On the eighth floor, the floor nurse said, "I think he's still in the day room. He likes to read at night. He's a darling old man."

We went to the only room that had any lights on and there was a man reading a book. The nurse went over to him and asked if he had lost his wallet. Mr. Goldstein looked up with surprise, put his hand in his back pocket and said, "Oh, it is missing!"

"This kind gentleman found a wallet and we wondered if it could be yours?"

I handed Mr. Goldstein the wallet and the second he saw it, he smiled with relief and said, "Yes, that's it! It must have dropped out of my pocket this afternoon. I want to give you a reward."

"No, thank you," I said. "But I have to tell you something. I read the letter in the hope of finding out who owned the wallet."

The smile on his face suddenly disappeared. "You read that letter?"

"Not only did I read it, I think I know where Hannah is."

He suddenly grew pale. "Hannah? You know where she is? How is she? Is she still as pretty as she was? Please, please tell me," he begged.

"She's fine...just as pretty as when you knew her." I said softly.

The old man smiled with anticipation and asked, "Could you tell me where she is? I want to call her tomorrow." He grabbed my hand and said, "You know something, mister, I was so in love with that girl that when that letter came, my life literally ended. I never married. I guess I've always loved her."

"Mr. Goldstein," I said, "Come with me."

We took the elevator down to the third floor. The hallways were darkened and only one or two little night-lights lit our way to the day room where Hannah was sitting alone watching the television. The nurse walked over to her.

"Hannah," she said softly, pointing to Michael, who was waiting with me in the doorway. "Do you know this man?"

She adjusted her glasses, looked for a moment, but didn't say a word.

Michael said softly, almost in a whisper, "Hannah, it's Michael. Do you remember me?"

She gasped, "Michael! I don't believe it! Michael! It's you! My Michael!"

He walked slowly towards her and they embraced. The nurse and I left with tears streaming down our faces.

"See," I said. "See how the Good Lord works! If it's meant to be, it will be."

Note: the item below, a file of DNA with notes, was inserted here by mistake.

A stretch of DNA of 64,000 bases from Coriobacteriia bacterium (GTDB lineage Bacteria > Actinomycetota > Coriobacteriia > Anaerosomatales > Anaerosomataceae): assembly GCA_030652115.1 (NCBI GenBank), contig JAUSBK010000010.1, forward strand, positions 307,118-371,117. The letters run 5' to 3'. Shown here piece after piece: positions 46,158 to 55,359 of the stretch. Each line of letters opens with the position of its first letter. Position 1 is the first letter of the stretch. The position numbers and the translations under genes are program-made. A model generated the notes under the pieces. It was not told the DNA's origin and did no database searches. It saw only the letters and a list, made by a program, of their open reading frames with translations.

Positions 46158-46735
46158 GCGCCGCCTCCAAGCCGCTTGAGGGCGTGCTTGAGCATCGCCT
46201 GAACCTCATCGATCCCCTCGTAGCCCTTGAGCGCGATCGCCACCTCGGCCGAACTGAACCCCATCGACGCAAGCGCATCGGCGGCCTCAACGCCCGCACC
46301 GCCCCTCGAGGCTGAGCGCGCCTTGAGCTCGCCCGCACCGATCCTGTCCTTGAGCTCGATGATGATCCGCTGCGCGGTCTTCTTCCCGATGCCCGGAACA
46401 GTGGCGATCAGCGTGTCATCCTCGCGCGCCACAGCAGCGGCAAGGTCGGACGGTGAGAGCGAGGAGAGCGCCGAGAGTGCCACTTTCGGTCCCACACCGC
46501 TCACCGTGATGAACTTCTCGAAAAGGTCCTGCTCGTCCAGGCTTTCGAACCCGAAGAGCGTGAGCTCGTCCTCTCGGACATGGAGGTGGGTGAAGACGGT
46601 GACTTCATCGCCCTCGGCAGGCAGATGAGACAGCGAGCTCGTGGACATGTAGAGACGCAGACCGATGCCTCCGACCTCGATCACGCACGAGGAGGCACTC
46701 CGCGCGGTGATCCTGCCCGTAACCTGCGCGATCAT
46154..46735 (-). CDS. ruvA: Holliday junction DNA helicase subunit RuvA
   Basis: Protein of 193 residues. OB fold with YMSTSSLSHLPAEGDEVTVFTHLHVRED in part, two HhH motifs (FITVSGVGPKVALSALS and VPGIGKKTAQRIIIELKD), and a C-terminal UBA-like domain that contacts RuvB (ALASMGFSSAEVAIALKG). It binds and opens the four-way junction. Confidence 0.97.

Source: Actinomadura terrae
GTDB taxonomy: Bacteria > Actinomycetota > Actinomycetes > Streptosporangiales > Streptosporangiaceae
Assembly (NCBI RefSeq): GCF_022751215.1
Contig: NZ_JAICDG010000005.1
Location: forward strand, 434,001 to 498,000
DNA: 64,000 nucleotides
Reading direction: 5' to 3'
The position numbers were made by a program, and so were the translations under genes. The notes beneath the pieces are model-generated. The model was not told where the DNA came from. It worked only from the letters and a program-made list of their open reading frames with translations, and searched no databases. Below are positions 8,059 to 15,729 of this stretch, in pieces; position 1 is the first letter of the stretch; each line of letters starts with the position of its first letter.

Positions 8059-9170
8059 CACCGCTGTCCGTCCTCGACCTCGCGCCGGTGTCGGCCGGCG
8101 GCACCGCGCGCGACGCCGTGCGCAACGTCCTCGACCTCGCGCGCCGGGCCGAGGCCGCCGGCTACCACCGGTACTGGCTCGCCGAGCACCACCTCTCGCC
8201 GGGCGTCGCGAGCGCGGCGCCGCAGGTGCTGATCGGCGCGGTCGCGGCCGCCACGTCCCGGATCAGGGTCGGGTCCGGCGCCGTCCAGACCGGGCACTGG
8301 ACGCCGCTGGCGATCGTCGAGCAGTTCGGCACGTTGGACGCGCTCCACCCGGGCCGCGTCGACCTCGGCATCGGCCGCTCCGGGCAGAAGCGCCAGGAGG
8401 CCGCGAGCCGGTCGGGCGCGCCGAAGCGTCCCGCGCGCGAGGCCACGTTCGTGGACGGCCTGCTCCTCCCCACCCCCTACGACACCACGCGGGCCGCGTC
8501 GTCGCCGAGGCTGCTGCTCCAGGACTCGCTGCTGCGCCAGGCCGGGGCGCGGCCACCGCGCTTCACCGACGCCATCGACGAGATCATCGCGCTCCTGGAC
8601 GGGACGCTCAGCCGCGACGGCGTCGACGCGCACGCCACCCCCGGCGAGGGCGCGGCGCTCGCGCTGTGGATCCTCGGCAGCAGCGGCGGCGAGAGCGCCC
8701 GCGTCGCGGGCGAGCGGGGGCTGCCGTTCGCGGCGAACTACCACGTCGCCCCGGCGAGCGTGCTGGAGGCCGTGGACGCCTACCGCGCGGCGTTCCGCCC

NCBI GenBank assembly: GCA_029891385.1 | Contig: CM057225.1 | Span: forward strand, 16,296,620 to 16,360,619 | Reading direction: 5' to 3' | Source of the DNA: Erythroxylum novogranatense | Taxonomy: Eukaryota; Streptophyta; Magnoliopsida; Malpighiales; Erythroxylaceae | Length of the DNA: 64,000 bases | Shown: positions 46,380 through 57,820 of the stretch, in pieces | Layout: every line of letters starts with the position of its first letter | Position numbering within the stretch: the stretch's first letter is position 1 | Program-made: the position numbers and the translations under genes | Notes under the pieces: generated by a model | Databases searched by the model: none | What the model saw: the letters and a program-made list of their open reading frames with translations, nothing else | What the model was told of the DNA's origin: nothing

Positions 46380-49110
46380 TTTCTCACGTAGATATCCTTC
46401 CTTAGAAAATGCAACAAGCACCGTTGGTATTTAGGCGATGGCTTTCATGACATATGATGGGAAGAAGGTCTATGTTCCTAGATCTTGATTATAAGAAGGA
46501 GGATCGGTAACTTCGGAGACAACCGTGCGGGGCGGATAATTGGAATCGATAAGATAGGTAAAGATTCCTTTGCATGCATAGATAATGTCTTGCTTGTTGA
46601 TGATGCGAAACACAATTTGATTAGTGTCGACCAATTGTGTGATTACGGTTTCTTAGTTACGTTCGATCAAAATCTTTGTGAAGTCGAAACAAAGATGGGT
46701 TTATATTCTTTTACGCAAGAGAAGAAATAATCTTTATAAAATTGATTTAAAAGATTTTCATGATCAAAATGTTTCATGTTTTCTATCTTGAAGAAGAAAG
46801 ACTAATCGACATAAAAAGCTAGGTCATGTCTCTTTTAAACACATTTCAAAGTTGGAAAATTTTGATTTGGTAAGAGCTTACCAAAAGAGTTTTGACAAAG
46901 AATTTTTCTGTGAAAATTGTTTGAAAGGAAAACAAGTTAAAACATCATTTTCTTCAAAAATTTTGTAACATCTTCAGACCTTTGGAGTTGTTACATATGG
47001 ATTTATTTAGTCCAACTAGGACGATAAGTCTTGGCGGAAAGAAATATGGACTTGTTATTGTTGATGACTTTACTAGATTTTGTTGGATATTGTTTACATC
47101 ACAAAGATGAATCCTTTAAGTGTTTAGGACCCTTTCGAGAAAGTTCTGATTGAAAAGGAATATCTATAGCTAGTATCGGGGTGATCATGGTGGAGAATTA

About three weeks later I got a call at my office from the nursing home. "Can you break away on Sunday to attend a wedding? Michael and Hannah are going to tie the knot!"

It was a beautiful wedding with all the people at the nursing home dressed up to join in the celebration. Hannah wore a light beige dress and looked beautiful. Michael wore a dark blue suit and stood tall.

They made me their best man. The hospital gave them their own room and if you ever wanted to see a 76-year-old bride and a 79-year-old groom acting like two teenagers, you had to see this couple.

A perfect ending for a love affair that had lasted nearly 60 years


BEN-HUR: A TALE OF THE CHRIST 

by Lew Wallace

Part Two

Biblical references: Luke 2:51-52

Judah Ben-Hur is a prince descended from a royal family of Judaea. Messala, his closest childhood friend, the son of a Roman tax-collector, leaves home for five years of education in Rome. He returns as a proud and avaricious Roman. He mocks Judah and his religion and the two become enemies. Judah decides to go to Rome, as Messala had, for military training but use his skills to fight the Roman Empire.

Valerius Gratus, the fourth Roman prefect of Judaea, passes by Judah's house. As Judah watches the procession, a roof tile is loosed, falls into the street and hits the governor. Messala betrays Judah, who is arrested. There is no trial; Judah's family is secretly imprisoned in the Antonia Fortress and all the family property is seized. Judah vows vengeance against the Romans. He is sent to become a slave aboard a Roman warship. On the way to the ship he meets Jesus, who offers him water, which deeply moves Judah.